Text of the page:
Jihadi Culture: Gun Art from Islamic State’s (IS) ‘Wilayat Khurasan’

Individualized gun artwork produced by members of Islamic State’s (IS) self-proclaimed Wilayat Pakistan and Wilayat Khurasan, two regional “provinces” or branches of the militant organization:

Left:  “Soldiers of the ‘caliphate’” (jund al-khilafa)

Right:  “State of Islam” (Dawlat al-Islam)



“Battle of Karbala” (‘Abbas al-Musavi); Oil on canvas, Qajar period (late 19th-early 20th century) at the Brooklyn Museum

Professional website and academic blog of Christopher Anzalone, Ph.D.

I am Research Assistant Professor of Middle East Studies covering the Middle East and East Africa at the Krulak Center, Marine Corps University and an affiliate scholar at George Mason University’s Ali Vural Ak Center for Global Islamic Studies. Formerly I was both a postdoctoral and predoctoral research fellow with the International Security Program at Harvard University’s Belfer Center for Science and International Affairs from 2016-2019. My research areas include political Islam, political violence and terrorism, Shi’i Islam, and Islamic visual cultures and narratives of martyrdom and self-sacrifice. I completed a Ph.D. in Islamic, Middle Eastern, and African studies at McGill University, an M.A. in Near Eastern Languages and Cultures from Indiana University, Bloomington, and a B.A. double major in history and religious studies from George Mason University. Methodologically my research is grounded in history and political sociology.

My first book project, Islamizing Rebel Governance: Jihadi Insurgencies and Symbolic Power, examines the symbolic, framing, and narrative dimensions of territorial proto-state governing projects of Islamist rebel groups including Al-Shabab in Somalia, Islamic State and its branches, Al-Qaeda in the Arabian Peninsula, and the Afghan Taliban. This multidisciplinary project, drawing from history and political sociology, examines the strategies and experiences of Islamist insurgent organizations that have actively attempted to set up civil governing systems through which to interact with local civilian populations. It situates the study of Islamist insurgent groups with governance ambitions within the growing literature on rebel governance.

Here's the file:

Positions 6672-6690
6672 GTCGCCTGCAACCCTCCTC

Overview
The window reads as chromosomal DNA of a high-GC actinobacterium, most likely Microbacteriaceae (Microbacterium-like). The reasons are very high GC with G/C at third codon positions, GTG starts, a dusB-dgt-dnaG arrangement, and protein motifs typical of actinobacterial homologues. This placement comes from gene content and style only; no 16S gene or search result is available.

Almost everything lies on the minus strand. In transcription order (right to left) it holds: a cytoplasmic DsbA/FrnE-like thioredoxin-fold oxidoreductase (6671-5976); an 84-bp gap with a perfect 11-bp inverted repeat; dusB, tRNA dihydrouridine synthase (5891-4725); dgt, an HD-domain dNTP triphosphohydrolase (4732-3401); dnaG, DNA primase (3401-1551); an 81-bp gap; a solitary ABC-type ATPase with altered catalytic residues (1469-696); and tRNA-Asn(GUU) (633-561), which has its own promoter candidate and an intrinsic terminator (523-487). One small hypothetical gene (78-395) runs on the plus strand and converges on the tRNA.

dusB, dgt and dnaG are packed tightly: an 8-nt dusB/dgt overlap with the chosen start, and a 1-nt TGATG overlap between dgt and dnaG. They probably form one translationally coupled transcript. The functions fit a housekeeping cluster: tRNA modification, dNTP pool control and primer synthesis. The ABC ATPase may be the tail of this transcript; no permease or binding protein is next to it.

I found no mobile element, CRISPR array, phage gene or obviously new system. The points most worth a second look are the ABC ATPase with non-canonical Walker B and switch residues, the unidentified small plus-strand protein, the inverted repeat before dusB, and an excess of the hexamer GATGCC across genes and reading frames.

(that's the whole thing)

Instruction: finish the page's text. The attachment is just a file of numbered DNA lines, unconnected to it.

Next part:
My research draws upon scores of thousands of primary sources – print texts, videos, radio broadcasts and audio recordings, posters and billboards, and photography – produced and released by non-state Islamist groups.

On this site I will post about my research on Islamic social movements and organizations, Shi’i Islam, political Islam (Islamism), and Islamic visual cultures with a specific focus on militant Islamist (jihadi) visual culture. One of the main goals of the site is to serve as a digital platform for the sharing and discussion of textual (print, visual, and aural) primary sources as key digital historical artifacts.

What’s in a Name?

The site’s name, which translates to “son of the Sicilian” (ابن الصقلي), is taken from my first blog (a Blogger project unfortunately now defunct due to Google) that I started as an undergraduate many years ago when I wrote anonymously under a pen name. My father’s family is of central Italian and Sicilian background, which is why I chose “Siqilli” as a pen name at the time.

Disclaimer: This should be clear but needs to be explicitly said: This is an academic website and blog for analysis and scholarly discussion. I do not endorse or in any way support violence or terrorism. In order to understand political violence and its use by a variety of states and non-state organizations, academics, government and other professional career practitioners, and the public must be able to analyze and publicly discuss it and related topics and issuesThe analysis and other views expressed here are mine alone.